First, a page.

Research Article | Open Access
An Optimization Method of Time Window Based on Travel Time and Reliability
The dynamic change of urban road travel time was analyzed using video image detector data, and it showed cyclic variation, so the signal cycle length at the upstream intersection was conducted as the basic unit of time window; there was some evidence of bimodality in the actual travel time distributions; therefore, the fitting parameters of the travel time bimodal distribution were estimated using the EM algorithm. Then the weighted average value of the two means was indicated as the travel time estimation value, and the Modified Buffer Time Index (MBIT) was expressed as travel time variability; based on the characteristics of travel time change and MBIT along with different time windows, the time window was optimized dynamically for minimum MBIT, requiring that the travel time change be lower than the threshold value and traffic incidents can be detected real time; finally, travel times on Shandong Road in Qingdao were estimated every 10 s, 120 s, optimal time windows, and 480 s and the comparisons demonstrated that travel time estimation in optimal time windows can exactly and steadily reflect the real-time traffic. It verifies the effectiveness of the optimization method.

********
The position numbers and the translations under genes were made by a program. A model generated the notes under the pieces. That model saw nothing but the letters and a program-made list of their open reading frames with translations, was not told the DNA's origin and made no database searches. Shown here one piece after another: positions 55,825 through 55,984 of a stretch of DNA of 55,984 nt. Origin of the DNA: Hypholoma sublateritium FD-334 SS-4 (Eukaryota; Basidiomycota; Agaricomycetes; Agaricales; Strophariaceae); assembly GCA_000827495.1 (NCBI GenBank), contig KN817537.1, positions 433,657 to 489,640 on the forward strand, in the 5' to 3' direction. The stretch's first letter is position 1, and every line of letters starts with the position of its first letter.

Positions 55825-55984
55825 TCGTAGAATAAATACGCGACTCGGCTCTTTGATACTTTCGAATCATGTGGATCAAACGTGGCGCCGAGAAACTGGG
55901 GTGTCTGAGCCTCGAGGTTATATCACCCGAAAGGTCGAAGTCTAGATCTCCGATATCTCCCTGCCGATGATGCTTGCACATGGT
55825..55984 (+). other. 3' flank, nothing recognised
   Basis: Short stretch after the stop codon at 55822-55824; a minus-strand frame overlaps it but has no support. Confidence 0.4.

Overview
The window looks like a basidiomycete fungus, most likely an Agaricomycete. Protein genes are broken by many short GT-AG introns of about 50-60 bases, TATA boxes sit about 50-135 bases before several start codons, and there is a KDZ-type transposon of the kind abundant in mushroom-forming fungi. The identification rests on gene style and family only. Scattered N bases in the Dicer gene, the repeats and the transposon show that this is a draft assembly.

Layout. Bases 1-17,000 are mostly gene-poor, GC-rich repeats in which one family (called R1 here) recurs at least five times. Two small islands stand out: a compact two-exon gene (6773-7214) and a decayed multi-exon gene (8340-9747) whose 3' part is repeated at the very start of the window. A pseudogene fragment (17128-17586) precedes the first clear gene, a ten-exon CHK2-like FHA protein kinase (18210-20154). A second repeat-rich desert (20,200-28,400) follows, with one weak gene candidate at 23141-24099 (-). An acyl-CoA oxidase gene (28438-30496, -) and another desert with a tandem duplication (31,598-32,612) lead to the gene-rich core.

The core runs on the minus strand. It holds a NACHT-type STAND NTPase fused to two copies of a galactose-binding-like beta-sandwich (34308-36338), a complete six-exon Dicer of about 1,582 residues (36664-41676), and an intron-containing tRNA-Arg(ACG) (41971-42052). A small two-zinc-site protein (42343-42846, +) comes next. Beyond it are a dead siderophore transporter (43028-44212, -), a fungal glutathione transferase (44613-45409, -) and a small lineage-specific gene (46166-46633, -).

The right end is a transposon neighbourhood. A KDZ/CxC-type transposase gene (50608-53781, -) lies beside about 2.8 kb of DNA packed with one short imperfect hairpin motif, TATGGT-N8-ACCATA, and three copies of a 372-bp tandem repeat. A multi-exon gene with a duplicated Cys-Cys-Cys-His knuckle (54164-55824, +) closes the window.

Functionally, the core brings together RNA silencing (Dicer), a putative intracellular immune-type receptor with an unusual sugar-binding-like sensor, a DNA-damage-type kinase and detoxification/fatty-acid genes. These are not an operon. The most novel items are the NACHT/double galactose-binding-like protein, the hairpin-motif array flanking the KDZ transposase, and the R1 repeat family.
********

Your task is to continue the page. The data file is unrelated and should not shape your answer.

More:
The time window determines the period of time that should be considered when estimating the current traffic information . The selection of a time window meant that the traffic information, such as travel time, would be reestimated every time window. Most travel time estimation or prediction method adopted a constant time window subjectively: the time window was set as 2 min in the TransGuide algorithm ; TranStar algorithm estimated travel times every 30 s; Transmit algorithm used a time window of 15 min ; Ma and Koutsopoulos demonstrated that a larger time window gave smoother travel time with longer delay and a smaller one reduced delay with volatile travel time . Sun and Zhang divided the travel time prediction model into two components based on the corresponding signal state: a green phase model with three different time windows and a red phase model with the time window equal to red time. Nevertheless, the values of the four time windows merely depended on the cycle length and were not the optimal . Jiang et al. presented an optimization method of the time window of floating car data for the minimum relative errors and delayed rates of ILTT (Individual Link Travel Time) . However, the method determined the optimal value simply based on the relationship between the quality of the traffic information and the time window. Therefore, it is necessary to propose optimizing indexes and an optimization algorithm to get the optimal time window for travel time estimation and prediction.